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How behavioural science can contribute to health partnerships: the case of The Change Exchange.

Byrne-Davis, L M T and Bull, E and BURTON, Amy and Sharni, N and Gillison, F and Maltinsky, W and Mason, C and Sharma, N and Amitage, C and Johnston, M and Byrne, G and Hart, J (2017) How behavioural science can contribute to health partnerships: the case of The Change Exchange. Globalization and Health. ISSN 1744-8603 (In Press)

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Abstract or description

Abstract
Background
Health partnerships often use health professional training to change practice with the aim of improving quality of care. Interventions to change practice can learn from behavioural science and focus not only on improving the competence and capability of health professionals but also their opportunity and motivation to make changes in practice. We describe a project that used behavioural scientist volunteers to enable health partnerships to understand and use the theories, techniques and assessments of behavioural science.
Case Studies
This paper outlines how The Change Exchange, a collective of volunteer behavioural scientists, worked with health partnerships to strengthen their projects by translating behavioural science in situ. We describe three case studies in which behavioural scientists, embedded in health partnerships in Uganda, Sierra Leone and Mozambique, explored the behaviour change techniques used by educators, supported knowledge and skill development in behaviour change, monitored the impact of projects on psychological determinants of behaviour and made recommendations for future project developments.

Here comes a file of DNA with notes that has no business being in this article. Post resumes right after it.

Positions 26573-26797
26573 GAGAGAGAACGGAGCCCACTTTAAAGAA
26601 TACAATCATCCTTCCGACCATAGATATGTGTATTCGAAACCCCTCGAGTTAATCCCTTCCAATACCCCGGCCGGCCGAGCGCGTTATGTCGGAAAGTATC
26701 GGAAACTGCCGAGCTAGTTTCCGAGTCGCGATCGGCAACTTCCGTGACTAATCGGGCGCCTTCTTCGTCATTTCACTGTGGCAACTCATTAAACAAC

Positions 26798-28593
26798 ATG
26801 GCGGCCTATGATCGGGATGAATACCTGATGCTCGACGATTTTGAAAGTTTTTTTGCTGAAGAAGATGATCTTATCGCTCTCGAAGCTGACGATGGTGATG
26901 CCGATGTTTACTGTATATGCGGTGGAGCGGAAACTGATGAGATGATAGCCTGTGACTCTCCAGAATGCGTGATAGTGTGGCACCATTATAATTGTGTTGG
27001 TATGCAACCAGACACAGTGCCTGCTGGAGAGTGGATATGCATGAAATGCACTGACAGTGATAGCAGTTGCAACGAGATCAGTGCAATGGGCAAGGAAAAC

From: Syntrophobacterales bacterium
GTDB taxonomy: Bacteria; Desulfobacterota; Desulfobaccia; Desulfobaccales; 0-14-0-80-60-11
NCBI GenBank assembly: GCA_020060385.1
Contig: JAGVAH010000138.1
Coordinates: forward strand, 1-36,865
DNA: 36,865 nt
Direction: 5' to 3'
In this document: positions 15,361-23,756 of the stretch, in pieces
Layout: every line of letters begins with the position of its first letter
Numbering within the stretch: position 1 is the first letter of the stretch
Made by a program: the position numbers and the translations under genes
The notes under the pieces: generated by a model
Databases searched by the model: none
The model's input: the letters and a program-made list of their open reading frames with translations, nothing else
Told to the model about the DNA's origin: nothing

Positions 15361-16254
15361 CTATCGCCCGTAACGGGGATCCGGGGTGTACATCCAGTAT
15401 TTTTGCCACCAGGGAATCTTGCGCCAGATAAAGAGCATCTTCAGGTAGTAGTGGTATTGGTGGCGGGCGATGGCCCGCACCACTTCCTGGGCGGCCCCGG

Discussion
Challenges in the work included having time and space for behavioural science in already very busy health partnership schedules and the difficulties in using certain methods in other cultures. Future work could explore other modes of translation and further develop methods to make them more culturally applicable.
Conclusion
Behavioural scientists could translate behavioural science which was understood and used by the health partnerships to strengthen their project work.

Keywords: implementation science, behaviour, health partnerships

Item Type: Article
Faculty: School of Life Sciences and Education > Biological Sciences
Depositing User: Amy BURTON
Date Deposited: 07 Jun 2017 10:11
Last Modified: 07 Jun 2017 11:15
URI: http://eprints.staffs.ac.uk/id/eprint/3177

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